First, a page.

Remember “information superhighway”? Darn good metaphor for the Internet – and in the town of Rindge it’s finally a modern reality.
Thank goodness for that, said Tim Wessels, who has lived in this Brooklinesized town just west of New Ipswich, for 20 years.
“I think everybody’s appetite for bandwidth is virtually unlimited,” he said.
Wessels can finally indulge that appetite with a 20-gigabyte connection (both up and down) to the Net, which unless you’re buying premium service from Comcast or FairPoint’s fiber-to-the-home FAST, is better than your connection.
Wessels is one of 162 homeowners in Rindge and in the town of Enfield, up near Lebanon, who have hooked up to the brand new fiberoptic network. Known as Network New Hampshire Now and funded largely via federal stimulus money, it was mostly built by one Nashua firm, Waveguide, and will be managed by another, New Hampshire Optical Systems.
The construction phase – 865 miles of fiber-optic cable, connection to publicsafety microwave system on 20 mountaintops, hookup with 320 “community anchor institutions like government offices, hospitals and libraries – officially ended Dec. 31, although the close-out period continues through March.
Network NH Now is mostly a “middle mile” project, bringing highspeed connections from the backbone to communities, but leaving it up to others to hook up the last mile.
Rindge and Enfield, a couple of towns often overlooked in the spread of the online world, were chosen to get fiber all the way to the home via an entity called New Hampshire FastRoads.
In the other communities throughout 10 counties where the network was built, most of it by Nashua-based contractor Waveguide, various private firms and public entities will be making those to-the-building connections.
The hope is that businesses, jobs and tax revenue will follow, just as they’ve often followed superhighways.
Wessels, who has worked with computer networks for years, is using his new online speed to create an virtual storage business called MonadCloud. (I think it’s a requirement that any business name between Keene and Mason reference Mt. Monadnock).
He thinks other businesses will follow suit, both online and real world, as will indirect monetary benefits, just as improved property values.
“I think this will be good for home resale. People do shop for connections,” he said.
The project got $44 million in stimulus funds, plus $21 million in state and other matching money.
Just putting up all that fiber with the various nodes took $40 million of the total; running bucket trucks all over the place ain’t cheap.
Not everybody is excited about the idea of a publicprivate network like this, notably FairPoint and the cable companies, which call it unfair, governmentsubsidized competition.
There have also been disputes, both legal and regulatory, with other entities over who gets to use which part of the utility pole to string their lines.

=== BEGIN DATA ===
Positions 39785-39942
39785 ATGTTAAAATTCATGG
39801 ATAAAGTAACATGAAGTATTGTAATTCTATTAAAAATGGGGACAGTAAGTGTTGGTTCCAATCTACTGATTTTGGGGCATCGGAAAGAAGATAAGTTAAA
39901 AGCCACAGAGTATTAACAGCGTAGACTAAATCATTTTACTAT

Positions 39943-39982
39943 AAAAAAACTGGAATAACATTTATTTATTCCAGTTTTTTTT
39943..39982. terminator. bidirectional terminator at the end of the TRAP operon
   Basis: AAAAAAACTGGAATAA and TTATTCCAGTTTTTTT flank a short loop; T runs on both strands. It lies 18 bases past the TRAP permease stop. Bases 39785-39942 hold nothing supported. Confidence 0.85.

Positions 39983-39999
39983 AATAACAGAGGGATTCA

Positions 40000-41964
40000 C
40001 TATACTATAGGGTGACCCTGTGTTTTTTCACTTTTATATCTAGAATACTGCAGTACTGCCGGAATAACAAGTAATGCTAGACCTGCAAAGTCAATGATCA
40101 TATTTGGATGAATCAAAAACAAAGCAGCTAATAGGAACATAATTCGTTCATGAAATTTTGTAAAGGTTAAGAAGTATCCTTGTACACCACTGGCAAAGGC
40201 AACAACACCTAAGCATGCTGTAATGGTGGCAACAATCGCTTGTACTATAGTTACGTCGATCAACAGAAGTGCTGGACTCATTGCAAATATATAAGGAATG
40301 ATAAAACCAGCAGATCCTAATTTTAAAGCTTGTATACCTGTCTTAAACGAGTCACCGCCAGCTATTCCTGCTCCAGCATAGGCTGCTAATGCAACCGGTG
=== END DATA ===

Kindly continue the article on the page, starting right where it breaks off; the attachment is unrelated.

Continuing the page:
Wessels is an example of why FairPoint is unhappy.
Before fiber-optic came to his home he had two DSL lines from FairPoint as well as a satellite Internet connection. He dropped them all, as well as his Direct TV account (there’s no cable TV in his part of town).
Wessels is sympathetic to those companies, but points out that the DSL over copper lines was much slower than fiber to the home, and that FairPoint showed no signs of ever bringing anything faster to Rindge, whereas NH FastRoads is talking about 50-megabyte connections.
Wessels also said getting rid all those other systems means his monthly connectivity charges have dropped from a total of $268 a month to “a little over $100.”
Network NH Now is an open network, so in theory any business can make use of it. New Hampshire Optical Systems of Nashua will oversee and maintain it and Scott Valcourt, Network NH Now project leader, said it will be up to them to turn a profit now that the system is built.
“There’s risk for NH Optical Systems,” he said.
Risk, indeed. Consider Maine, which recently finished a similar fiber-optic project, called the Three-Ring Binder because of a triple-loop geography. That project is now embroiled in a lawsuit between the builder and an Internet provider who said the binder doesn’t have enough connections to allow economically viable last-mile connections, which is likely to hold up its expansion.
Speaking of expansion, a fiber hookup from Network NH Now to metro Boston is in the works, as well as a connection to Vermont’s Northeast Kingdom that may cross the border to Montreal. That makes sense for us, since much of our value comes from proximity to Route 128 and, to a lesser extent, eastern Canada.
“New Hampshire is on the way everywhere in New England,” Valcourt said. Superhighway, indeed.